She kill the prey with a bite to the back of the neck and sets about plucking its feathers that will join the mass of plucked feather that can be seen present at this location before flying it on to her waiting hungry family,

Fledgling Great Spotted Woodpecker

Peter Tonkin and I went back to Stithians southern cut-off hide this morning looking for shows of juvenile Great Spotted Woodpecker and we were not to be disappointed.

The first thing that I saw on entering the hide was a lone juvenile right in front of the hide and by lunchtime we had taken hundreds of images of both the male and female adult birds visiting regularly while feeding three individual Juveniles on different occasions.

The male was particularly busy and it was interesting to note the manner in which he always kept an obstruction between himself and the youngster to enable him to control the reach of its sharp jabbing beak so as to avoid any personal accidental damage.

As soon as the juvenile obtained a position without an obstacle between them the male would fly off and start the procedure all over again in another location.

The adult male moves to a different area and insists that the juvenile flies to his location before passing over more food from behind his defences !

The Juvenile makes one more gesture to be fed again before they both leave and it gets its final reward !!

A very rewarding visit to Stithians today with many other subjects recorded which will be included  in another blog tomorrow,   HAPPY DAYS !!

Saturday, 16 June 2018

Female Kestrel Behaviour

The light levels were poor under grey cloudy skies this morning but I had planned to follow a little more Kestrel behaviour and so decided to try to make the best of it.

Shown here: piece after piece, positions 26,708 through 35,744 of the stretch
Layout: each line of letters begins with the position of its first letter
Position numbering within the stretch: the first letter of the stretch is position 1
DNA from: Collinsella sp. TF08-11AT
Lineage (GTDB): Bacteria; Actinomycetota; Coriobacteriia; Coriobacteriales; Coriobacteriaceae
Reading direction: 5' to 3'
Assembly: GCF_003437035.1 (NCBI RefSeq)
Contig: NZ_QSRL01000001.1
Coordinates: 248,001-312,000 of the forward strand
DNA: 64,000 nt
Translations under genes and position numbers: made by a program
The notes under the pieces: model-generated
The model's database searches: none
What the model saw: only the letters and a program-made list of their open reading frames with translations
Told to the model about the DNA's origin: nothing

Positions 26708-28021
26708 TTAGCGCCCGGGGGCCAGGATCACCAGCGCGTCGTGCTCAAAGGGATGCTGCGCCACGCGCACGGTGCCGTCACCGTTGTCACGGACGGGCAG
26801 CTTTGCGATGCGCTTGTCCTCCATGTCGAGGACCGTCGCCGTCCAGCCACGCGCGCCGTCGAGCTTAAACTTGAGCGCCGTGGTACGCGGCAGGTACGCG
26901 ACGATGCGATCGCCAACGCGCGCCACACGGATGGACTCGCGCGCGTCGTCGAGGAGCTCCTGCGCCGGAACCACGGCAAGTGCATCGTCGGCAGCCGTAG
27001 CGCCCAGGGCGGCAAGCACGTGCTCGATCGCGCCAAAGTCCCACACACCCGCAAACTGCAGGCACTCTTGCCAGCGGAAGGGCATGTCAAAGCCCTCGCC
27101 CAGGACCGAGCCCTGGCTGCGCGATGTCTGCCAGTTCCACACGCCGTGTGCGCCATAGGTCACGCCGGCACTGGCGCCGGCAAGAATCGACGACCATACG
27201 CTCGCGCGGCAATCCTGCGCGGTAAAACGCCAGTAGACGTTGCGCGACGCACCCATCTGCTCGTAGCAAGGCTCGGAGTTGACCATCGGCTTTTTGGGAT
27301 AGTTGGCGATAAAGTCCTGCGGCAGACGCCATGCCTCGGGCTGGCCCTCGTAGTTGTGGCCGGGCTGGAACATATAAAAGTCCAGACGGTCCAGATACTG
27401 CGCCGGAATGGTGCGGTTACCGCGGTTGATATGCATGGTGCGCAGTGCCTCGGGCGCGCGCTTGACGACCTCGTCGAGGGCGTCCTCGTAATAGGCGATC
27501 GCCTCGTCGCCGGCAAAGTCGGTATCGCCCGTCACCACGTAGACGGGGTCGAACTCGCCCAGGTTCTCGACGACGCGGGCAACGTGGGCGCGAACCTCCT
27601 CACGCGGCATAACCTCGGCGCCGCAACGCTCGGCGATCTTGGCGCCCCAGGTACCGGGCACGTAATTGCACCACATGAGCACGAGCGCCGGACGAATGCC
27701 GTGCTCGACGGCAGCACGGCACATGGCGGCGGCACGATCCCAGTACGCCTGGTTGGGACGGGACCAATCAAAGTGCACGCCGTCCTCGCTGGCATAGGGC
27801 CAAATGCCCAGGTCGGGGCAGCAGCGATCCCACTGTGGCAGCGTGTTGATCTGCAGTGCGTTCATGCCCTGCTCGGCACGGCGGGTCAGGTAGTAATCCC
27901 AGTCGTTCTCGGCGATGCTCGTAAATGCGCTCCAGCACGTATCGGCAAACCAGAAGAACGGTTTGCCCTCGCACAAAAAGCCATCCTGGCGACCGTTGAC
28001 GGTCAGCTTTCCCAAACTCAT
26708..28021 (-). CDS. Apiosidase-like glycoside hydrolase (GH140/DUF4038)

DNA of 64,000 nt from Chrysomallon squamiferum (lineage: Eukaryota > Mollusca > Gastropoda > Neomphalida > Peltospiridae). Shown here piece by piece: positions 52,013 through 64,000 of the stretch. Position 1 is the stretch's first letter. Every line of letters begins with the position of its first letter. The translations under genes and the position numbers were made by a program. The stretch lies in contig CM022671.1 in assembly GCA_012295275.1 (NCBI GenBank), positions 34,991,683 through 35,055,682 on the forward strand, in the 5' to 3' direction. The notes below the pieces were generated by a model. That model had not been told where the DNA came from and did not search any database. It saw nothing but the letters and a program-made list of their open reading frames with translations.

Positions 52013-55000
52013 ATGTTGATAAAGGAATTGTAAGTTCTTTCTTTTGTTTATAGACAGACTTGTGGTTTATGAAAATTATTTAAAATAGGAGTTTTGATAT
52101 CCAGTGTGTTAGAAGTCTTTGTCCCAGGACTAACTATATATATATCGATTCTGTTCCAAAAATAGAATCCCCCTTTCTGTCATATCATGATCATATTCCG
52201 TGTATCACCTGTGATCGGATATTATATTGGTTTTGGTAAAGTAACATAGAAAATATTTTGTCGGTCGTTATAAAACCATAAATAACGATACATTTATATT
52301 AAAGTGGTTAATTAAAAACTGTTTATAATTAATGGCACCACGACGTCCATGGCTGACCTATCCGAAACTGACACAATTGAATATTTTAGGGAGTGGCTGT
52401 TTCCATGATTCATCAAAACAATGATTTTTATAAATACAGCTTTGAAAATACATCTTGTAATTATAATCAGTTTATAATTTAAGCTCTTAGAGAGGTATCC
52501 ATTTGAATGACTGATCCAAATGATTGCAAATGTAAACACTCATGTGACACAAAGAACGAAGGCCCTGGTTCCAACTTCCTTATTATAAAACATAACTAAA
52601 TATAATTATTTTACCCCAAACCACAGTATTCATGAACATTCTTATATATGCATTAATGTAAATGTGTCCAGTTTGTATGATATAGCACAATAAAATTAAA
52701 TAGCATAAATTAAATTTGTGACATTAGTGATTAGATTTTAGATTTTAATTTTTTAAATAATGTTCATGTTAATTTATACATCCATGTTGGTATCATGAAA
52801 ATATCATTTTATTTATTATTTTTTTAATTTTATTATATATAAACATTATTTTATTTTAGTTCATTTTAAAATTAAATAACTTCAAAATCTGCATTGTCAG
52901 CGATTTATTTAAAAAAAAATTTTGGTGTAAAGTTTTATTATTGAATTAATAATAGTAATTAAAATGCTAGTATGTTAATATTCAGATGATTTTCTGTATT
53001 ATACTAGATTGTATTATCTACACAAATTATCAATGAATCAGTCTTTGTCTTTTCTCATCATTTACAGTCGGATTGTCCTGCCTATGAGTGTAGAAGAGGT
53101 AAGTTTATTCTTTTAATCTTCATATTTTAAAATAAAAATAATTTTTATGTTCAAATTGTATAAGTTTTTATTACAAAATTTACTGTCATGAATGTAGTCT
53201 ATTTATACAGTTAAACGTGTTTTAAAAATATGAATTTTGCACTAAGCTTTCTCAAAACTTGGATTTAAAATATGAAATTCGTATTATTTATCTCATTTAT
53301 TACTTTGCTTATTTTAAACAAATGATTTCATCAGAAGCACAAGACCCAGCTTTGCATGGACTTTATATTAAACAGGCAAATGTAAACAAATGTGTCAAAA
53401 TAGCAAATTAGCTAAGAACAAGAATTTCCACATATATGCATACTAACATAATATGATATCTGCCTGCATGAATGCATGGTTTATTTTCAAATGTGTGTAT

I arrived at the same time as the male Kestrel with prey but was not set up to record the action and I thought that it might be a while until the next hand-over and that proved to be the case.

But the feeding behaviour proved to be far better than I expected when as soon as the female Kestrel had finished feeding the males prey to their chicks she went off hunting herself.

She returned to her hand-over point with a large vole but could see that her chicks were all sleeping in a huddle so she flew the prey to a favoured high level stash point and hid it for later feedings.

The weather and light levels began to improve as the morning progressed and the female went off hunting again this time she returned with a small vole which she flew on into her nest

The skies were turning blue, The sun was warming things up and the wind was dropping all of which tends to make for more productive hunting for the Kestrels and it was not long before the female had another large vole that she flew in to feed up all of her chicks.

With bright sunshine by lunchtime it was feeling a bit more like summer and light levels allowed for faster shutter speeds and lower ISO control and sharper images.

During the next hour the female added another small vole and a half-tailed Common Lizard to her stash as the chicks were all full up and sleeping again,


These stashes will not go to waste as if the chicks don't eat them during the rest of the day she will be in need of a good meal herself with all the effort that she in putting into raising her family.
                                                                  WHAT AN AMAZING BIRD !!